"Madness," writes the Rev. Luke Veronis in one of his daily e-mail messages from his besieged apartment in Tirana, Albania. "It is as if the entire country has gone crazy. I want to think that things are slowly getting back to normal, but I am fooling myself." Veronis, an Orthodox priest, grew up in Lancaster, Pennsylvania, but since his ordination he and his wife Faith have served as missionaries in the ravaged country of Albania. Forty-five years of Communism have left their mark, and some of the madness he sees predates the unrest of the last few weeks.
"We walk into a decrepit military hospital," he writes. "Dirt lies everywhere. Plaster falling from the walls. Windows and doors broken. Beds rusty. Mattresses with half the foam in them. Medical attendants, doctors, nurses, and visitors smoking everywhere. Surgeons even smoke in the operating room."
Into this setting are brought people with the most senseless of injuries--bullets that had been fired into the air and came down to land in flesh. "Eda, a seven-year-old girl, has a bullet in her stomach. Six days ago she was playing in the garden outside her home, and a bullet that had been shot up in the air came down and hit her. She has been with the bullet inside for six days, and only today are they going to operate." In nearby beds are Valbona, 16, with a bullet in her back; Figeri, 35, with a bullet in his side; Shpend, 54, bullet in his shoulder. The list goes on. "Most of the people we visited were injured by chance, for no reason at all. Madness everywhere!"
Not all of the damage has been unintentional, though it is still senseless. The second-largest library in the country, at the University of Agriculture, was burned, and the laboratories and computer rooms were destroyed. The orphanage at Korca was raided and "bandits stole everything, including the beds, and then ransacked the place." Machine guns could be bought on the street for $20 or exchanged for food. Most of the country's jails have been destroyed and the prisoners have escaped. Most courthouses have been damaged and judicial files burned.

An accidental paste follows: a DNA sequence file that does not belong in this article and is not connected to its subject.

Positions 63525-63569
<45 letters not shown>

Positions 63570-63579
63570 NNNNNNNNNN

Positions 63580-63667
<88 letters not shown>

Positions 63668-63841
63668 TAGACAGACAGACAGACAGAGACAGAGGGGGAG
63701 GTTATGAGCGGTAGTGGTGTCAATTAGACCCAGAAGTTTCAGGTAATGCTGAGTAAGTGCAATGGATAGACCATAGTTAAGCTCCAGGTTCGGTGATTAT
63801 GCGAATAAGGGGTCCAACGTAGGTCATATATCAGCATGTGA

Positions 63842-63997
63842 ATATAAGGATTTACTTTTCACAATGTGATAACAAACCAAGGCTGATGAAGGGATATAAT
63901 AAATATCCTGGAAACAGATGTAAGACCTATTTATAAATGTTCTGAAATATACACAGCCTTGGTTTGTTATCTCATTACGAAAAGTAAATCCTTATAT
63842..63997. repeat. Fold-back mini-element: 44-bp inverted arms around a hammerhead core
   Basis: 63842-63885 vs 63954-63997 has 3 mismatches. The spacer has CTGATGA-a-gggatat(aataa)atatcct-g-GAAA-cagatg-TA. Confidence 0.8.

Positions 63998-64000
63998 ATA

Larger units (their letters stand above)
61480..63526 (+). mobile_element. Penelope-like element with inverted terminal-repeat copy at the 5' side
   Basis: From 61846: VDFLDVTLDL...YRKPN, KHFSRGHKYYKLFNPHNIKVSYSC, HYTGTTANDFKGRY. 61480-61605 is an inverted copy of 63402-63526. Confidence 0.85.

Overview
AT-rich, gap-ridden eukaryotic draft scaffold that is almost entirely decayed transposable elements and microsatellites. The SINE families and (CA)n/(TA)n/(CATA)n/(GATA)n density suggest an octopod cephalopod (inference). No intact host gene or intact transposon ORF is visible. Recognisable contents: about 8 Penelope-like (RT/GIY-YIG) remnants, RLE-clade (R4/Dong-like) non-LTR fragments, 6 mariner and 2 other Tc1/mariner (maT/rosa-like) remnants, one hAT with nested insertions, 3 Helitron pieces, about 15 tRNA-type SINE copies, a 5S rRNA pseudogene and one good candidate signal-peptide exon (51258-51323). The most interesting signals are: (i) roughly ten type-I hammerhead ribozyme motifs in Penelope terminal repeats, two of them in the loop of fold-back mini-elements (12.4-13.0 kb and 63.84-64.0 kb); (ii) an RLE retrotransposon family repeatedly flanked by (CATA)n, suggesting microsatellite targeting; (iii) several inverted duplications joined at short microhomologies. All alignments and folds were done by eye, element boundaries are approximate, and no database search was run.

Albanian [Orthodox] Archbishop Anastasios recently appeared on local TV news broadcasts to deliver an appeal. He spoke to those who plunder orphanages and churches, who hurt the elderly and the innocent. "Enough! This hysteria must stop!" he said. "It is unheard of for someone to protest against an injustice that was done to him by some in power, by doing injustice to others who are even weaker than he." Unfortunately, though it is terribly wrong, it is not unheard of. Meaningless violence and unfocused revenge are all too familiar elements of human cruelty.
The present troubles in Albania have deep roots. Archbishop Anastasios believes 45 years of Communism "destroyed private initiative and cultivated hypocrisy and opportunism." And then, during the brief democratic era after the fall of Communism, the deceptive lure of making easy money spread throughout the populace. "Now that the people see the fraud, they are waking up from their sleep and they are driven to the other extreme: a destructive rage presented as protest," says Archbishop Anastasios.
It's not just a monetary or civil crisis, however, but a spiritual one. "It is within us," Veronis writes. "Aleksandr Solzhenitsyn once said that the [dividing] line of good and evil does not run between countries or ethnicities, but through the heart of each person. Thus, the answer here is not simply the change of a political system, but a radical change of people's hearts."
Edited excerpt reprinted from Religion News Service, 25 March 1997, with permission.
Frederica Mathewes-Green is a member of the Eastern Orthodox Church. She is the author of Facing East: A Pilgrim's Journey into the Mysteries of Orthodoxy (Harper Collins) and a frequent contributor to Christianity Today.
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© 1997 Institute for East-West Christian Studies